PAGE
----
There were definitely three opponents in today's U.S. Open semifinal match featuring 7th seed Vera Zvonareva and 31st seed Kaia Kanepi. The wind gave both players so much trouble, and tennis balls were flying. Zvonareva was even knocked in the head by a stray toss from a ballboy. The Tall One from Tallin became discouraged now and then, but she fought on. In the end, though, after eleven breaks of serve, it was Zvonareva-- playing very carefully and serving as well as she could in windy conditions--who took the 6-3, 7-5 victory. The 7th seed hit only ten winners, but she made less than half the unforced errors her opponent made.

Advancing to the U.S. Open semifinals is the best day-late birthday gift Zvonareva could ask for. She turned 26 yesterday. Zvonareva reached the final at Wimbledon, and will try to repeat that feat when she plays the winner of tonight's match between Carolina Wozniacki and Dominika Cibulkova.


Come to Win: Business Leaders, Artists, Doctors and Other Visionaries on How Sports Can Help You Top Your Profession, entered the New York Times best-seller list as number 5 last week. Author Venus Williams came to win last night, and is in the semifinals of the 2010 U.S. Open.

Martina Hingis is--once again--contemplating a return to the tour as a doubles player.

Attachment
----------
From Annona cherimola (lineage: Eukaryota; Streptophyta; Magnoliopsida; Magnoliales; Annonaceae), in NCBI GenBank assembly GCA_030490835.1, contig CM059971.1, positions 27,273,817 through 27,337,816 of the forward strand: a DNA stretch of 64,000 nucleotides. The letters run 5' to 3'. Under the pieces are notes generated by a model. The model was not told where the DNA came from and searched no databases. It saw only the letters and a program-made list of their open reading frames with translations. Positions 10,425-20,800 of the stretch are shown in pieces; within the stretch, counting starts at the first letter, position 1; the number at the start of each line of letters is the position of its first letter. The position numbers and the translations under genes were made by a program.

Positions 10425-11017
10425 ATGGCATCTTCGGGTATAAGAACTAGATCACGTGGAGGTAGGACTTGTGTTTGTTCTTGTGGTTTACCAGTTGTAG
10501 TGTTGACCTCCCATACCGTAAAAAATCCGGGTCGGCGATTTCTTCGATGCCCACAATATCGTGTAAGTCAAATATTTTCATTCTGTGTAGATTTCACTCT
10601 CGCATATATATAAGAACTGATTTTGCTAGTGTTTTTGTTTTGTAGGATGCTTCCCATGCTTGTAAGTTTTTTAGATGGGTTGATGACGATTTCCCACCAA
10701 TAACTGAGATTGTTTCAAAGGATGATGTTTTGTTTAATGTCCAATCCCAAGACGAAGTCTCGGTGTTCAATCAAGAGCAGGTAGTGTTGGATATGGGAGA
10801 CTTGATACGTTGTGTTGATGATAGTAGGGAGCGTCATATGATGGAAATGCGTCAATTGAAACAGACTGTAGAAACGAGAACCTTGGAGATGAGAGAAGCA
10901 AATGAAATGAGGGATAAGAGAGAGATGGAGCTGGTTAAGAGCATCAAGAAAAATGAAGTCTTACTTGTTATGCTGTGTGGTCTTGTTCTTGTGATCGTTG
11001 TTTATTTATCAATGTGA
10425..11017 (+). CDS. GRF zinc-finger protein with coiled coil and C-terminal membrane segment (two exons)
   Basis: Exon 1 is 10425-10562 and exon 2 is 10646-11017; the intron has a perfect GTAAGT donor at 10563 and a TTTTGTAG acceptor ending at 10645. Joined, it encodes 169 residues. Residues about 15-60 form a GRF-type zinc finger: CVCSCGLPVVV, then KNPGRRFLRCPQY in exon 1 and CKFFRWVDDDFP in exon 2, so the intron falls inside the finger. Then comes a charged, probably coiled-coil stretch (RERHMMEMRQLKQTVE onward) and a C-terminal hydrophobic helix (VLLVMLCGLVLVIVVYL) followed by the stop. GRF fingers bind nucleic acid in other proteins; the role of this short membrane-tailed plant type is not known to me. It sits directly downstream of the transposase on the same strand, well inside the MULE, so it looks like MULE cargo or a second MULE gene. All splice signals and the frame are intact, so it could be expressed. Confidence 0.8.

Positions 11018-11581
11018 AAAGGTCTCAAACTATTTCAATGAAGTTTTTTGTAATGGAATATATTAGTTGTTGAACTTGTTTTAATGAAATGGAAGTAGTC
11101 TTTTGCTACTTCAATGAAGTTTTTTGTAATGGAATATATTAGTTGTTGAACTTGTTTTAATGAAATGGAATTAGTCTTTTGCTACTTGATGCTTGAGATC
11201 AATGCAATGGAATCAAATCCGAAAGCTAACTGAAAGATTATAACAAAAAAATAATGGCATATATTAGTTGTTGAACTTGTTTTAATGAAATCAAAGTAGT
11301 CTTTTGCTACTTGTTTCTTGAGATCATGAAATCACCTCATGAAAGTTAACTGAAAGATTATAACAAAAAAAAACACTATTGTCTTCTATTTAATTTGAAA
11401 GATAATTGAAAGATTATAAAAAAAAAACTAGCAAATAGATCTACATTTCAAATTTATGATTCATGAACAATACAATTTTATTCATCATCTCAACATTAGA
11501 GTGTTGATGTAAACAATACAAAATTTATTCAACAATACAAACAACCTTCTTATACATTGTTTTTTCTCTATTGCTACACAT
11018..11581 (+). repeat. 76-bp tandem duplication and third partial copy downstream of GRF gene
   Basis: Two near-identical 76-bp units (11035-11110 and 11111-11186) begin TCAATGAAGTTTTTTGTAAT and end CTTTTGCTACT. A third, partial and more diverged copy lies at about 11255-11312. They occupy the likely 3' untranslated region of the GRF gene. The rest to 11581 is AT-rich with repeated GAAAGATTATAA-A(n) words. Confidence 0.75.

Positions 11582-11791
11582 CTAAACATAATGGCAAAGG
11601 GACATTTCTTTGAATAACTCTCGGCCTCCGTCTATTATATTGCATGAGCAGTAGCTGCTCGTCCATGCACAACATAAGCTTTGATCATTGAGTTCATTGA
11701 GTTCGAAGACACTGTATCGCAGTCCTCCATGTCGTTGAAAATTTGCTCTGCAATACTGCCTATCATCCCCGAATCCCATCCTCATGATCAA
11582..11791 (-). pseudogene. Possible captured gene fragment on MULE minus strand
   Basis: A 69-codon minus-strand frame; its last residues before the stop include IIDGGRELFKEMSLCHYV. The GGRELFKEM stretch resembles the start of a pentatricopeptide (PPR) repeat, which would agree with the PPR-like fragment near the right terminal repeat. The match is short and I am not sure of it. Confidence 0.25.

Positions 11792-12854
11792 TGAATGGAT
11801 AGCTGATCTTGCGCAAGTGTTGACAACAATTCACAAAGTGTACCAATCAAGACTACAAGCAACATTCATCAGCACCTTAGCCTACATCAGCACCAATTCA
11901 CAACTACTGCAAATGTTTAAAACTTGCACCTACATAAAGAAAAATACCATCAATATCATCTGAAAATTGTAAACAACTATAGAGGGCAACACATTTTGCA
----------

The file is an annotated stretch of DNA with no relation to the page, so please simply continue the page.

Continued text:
The late-night U.S. Open quarterfinal played by Sam Stosur and Elena Dementieva took its toll on both of them. Stosur had trouble getting out of bed Monday morning, and was not able to hit for very long. Dementieva said that she felt "a bit sleepy" during the match.

I understand that U.S. commentators have neither the manners nor the motivation to learn how to pronounce "foreign" players' names, but maybe they can't help themselves, since some of them cannot pronounce "Huber" or "Evert," either. And how surprised am I than a multiple-major winner, long-time commentator and self-professed know-it-all cannot pronounce "athlete"?

Esther Vergeer, along with several other players, is featured in Vanity Fair. (Thanks to Forty Deuce for this link.)

Bethanie Mattek-Sands reports that: Lisa Raymond keeps taking Mattek-Sands' lucky number 23 locker, Maria Sharapova likes to play Scrabble on her iPad, Nadia Petrova drinks an "alien green" sports drink, and Timea Bacsinszky burned holes into her tennis skirt while ironing it at the last minute.

Tuesday, September 7, 2010

U.S. Open--what they said

She's just so feisty that you have to kind of keep her at bay.
Venus Williams, referring to Francesca Schiavone

A lot of times, I felt like I didn't know what to do--step forward, step back...
Kim Clijsters

I'm so angry. Instead of attacking and going for the lines, I should have played a little safer and put the ball in.
Francesca Schiavone

You've been here before, obviously, but do you feel any "I'm carrying America's hope" now that you're the last one?
If I felt like that, I don't think I'd be able to even raise my arms.
Venus Williams

They shouldn't let woman ushers work this long a day, should they, John?
Pam Shriver, to John McEnroe, after an usher let spectators in at the wrong time

Defending champion Clijsters to play Venus Williams in U.S. Open semifinals